So, what’s on the agenda this weekend? If you’re an art lover, plan to head over to Madison Avenue on Saturday, October 22nd, for the semi-annual Madison Avenue Fall Gallery Walk. This free event (yes, free!) invites the public to visit 50 participating galleries, view their fall exhibitions and attend expert talks led by artists and curators on Madison Avenue & side streets from 57th to 86th Street. The weather is supposed to be beautiful.
New York is always full of surprises and one-of-a-kind experiences. And this multifaceted event is not to be missed.
Miró was a core member of the surrealist movement, and painted with an organic hand. It’s hard not to admire his huge body of work. Luxembourg + Co. is offering a museum quality presentation titled Feet on the Ground, Eyes on the Stars.
The project on display proposes that the ground colors and textures are key to the art of this period. In its most stripped down form, dreams and the subconscious were a starting point for the surrealists.
As a Spaniard, Miró considered the grounds of paintings in browns to be linked to the Spanish soil. The works are loaded with signs and symbols. These two works above are labeled Peinture (or “Painting” in French).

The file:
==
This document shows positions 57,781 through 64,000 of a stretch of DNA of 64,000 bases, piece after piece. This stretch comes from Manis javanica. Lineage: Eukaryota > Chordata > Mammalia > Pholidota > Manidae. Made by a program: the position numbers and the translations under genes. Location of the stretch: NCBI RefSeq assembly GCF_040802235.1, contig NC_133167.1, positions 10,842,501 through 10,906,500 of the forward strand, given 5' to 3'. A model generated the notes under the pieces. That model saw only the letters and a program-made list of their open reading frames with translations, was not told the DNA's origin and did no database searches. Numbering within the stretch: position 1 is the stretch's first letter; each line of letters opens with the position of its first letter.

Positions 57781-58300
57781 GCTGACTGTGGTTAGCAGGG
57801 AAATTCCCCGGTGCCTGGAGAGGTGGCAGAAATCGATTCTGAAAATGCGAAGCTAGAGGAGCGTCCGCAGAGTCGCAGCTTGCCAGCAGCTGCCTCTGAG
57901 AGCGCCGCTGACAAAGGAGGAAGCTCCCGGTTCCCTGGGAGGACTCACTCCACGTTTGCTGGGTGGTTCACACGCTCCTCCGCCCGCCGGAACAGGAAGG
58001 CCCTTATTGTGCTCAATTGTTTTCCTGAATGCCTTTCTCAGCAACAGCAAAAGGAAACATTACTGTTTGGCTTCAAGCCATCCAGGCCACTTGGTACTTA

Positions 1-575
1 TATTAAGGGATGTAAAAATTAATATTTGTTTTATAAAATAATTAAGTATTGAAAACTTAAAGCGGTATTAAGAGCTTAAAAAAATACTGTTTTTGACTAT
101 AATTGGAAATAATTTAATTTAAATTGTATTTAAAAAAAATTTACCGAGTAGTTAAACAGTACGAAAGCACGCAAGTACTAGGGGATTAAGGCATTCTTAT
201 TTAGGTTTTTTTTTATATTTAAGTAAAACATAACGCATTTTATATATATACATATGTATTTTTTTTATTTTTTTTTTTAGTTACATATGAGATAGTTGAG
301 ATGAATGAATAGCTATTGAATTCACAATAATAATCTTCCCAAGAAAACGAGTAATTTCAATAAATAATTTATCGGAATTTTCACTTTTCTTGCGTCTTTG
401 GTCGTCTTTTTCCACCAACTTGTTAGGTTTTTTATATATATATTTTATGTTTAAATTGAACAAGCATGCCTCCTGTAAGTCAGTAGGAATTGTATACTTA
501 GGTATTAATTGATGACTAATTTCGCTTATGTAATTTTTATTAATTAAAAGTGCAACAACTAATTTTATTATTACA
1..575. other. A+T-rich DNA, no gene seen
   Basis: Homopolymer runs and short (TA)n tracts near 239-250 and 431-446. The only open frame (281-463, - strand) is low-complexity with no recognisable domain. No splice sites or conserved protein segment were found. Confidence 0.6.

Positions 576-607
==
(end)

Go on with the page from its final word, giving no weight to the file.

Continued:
Other works have suns, stars, flowers and body shapes scattered rhythmically around the canvas.
Delicate and detailed, there is lot to view in these works. In particular, there are also some drawing that are magical. Another surrealistic key word and core belief.
There are works on display from the Pierre and Tana Matisse Foundation. Matisse was Miró’s dealer in New York, an early adopter of surrealism. This exhibit marks the 90th anniversary of Miró’s first solo show in New York at the Matisse Gallery. The gallery was in the same building as this show, and the building was then a brand new Art Deco skyscraper.
This is another mixed media piece in the collection, also called Metamorphosis. The art in this exhibit is approaching its hundredth-year milestone. What’s old is new.
Luxembourg + Co., The Fuller Building, 595 Madison Avenue
Another show explores the artistic relationship between Andy Warhol and Jean-Michel Basquiat in the 1980s. After a decade of chasing very lucrative portrait commissions, Warhol had begun to realize that he needed some fresh ideas. A young Basquiat was able to give him just that. The two inspired each other.
The Upsilon Gallery includes some older Warhols, a piece of Cow wallpaper from 1966 and a colorful Electric Chair from 1971 . But it is the work form of the ’80s that is the focus here. The show closes on October 22, so be sure to visit ASAP.
The pieces are Warhol stepping up where collages are mixed with screen prints. Diana Vreeland as David’s Napoleon Crossing the Alps is hilarious. And spot on.